Thirdly, modified bitumen is not only thicker but better at resisting tearing and breaking. If you try to tear it and you discover it easily gives itself out, it is probably not a mod bit.
- High Durability
- Excellent performance in extremely cold weather.
- Fire Hazardous
2. Built-Up Roof
Built-up roofing is the most popularly used roofing materials suitable for low-slope roofs. Due to its ability to create a continuous sealed surface, I would recommend it for low slope or flat roofs.
Types Of Built-up Roofing
Built-up materials are not new. They have been in existence for more than 100 years.
The built-up roofing ply sheet is special fabrics reinforced with fiberglass or organic materials. Each of the ply sheets is laid over cold or hot bitumen to firmly bind it to the roof. Commonly, ply sheets are manufactured with a standard width of about 36 inches.
Depending on the materials used and the climate, built-up roofing has a lifespan of 15 to 30 years. With this life expectancy of build-up, it stands side by side with composition (asphalt) shingles of a 15 to 30 years lifespan.
The balanced roofing is a special type of built-up roofing that uses large stones for its surface layer. In this case, the lower layers are not fastened to the roof, and the heavy surface layer holds the roof.
- Excellent waterproofing and ultra-violet protection.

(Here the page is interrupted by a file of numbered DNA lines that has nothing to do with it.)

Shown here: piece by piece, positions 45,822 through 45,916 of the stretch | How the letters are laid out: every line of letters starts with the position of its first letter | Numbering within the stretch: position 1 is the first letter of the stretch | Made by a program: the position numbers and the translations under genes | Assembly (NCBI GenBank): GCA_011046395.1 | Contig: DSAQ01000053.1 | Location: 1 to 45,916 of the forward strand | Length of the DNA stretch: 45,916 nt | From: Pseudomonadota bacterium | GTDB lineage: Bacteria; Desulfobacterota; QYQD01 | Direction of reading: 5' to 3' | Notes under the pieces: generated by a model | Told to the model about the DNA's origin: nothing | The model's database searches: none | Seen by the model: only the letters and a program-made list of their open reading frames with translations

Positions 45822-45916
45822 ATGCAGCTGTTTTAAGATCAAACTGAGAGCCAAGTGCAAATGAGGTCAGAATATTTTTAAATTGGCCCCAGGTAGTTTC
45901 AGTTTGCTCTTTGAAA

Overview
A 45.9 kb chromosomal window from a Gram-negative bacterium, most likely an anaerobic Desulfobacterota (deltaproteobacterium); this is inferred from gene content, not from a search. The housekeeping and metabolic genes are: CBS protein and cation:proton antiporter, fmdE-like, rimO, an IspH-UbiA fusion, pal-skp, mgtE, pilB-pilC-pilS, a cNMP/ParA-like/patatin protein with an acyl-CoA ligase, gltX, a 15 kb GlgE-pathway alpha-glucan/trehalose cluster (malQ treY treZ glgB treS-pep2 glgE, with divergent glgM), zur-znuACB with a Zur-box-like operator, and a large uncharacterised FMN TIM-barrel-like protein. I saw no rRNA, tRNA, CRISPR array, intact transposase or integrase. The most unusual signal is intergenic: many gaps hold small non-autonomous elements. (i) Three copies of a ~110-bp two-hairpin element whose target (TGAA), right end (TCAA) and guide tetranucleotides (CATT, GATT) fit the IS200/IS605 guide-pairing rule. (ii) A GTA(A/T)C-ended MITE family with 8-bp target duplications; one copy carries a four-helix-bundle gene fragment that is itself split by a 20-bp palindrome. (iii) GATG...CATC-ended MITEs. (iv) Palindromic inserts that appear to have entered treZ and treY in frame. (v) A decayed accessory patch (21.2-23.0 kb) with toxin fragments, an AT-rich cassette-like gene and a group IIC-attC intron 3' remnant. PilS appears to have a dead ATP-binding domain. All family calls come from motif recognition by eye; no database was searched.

- Low cost of maintenance
- Potential hazardous fumes
- Prone to water damage
- High cost of installation
3. Metal Roof
A metal roofing is a roofing material that is made from metal pieces or tiles distinguished by its high resistance, impermeability and long lifespan. This roofing material is produced from various materials. These materials including steel, aluminium, stainless steel, copper, and zinc alloys. Each of these materials has effects on durability, price, appearance, and more.
The most commonly available metal roofing materials are steel and aluminum. This is because they are fairly economical, durable, and hold paint finishes well.
If properly installed, a metal roof should last as long as the house, surviving high winds, sealing out water, and easily shedding snow. Metal is resistant to fire, rot, mildew, and insects.
Although warranties widely vary, most companies label their products with 20 to 50 years. Paint finishes typically have a limited warranty of 30-year.
A metal roof must be properly installed. Roofs with exposed fasteners are extremely prone to improper installation. If screws are attached through the flat surfaces (instead of the raised ridges), rainwater can find its way down the roof and seep into the screw holes. Due to this, special resilient washes must seal around screw heads.
Also, if you are installing this type of roof, endeavour to precisely follow the manufacturer’s instructions.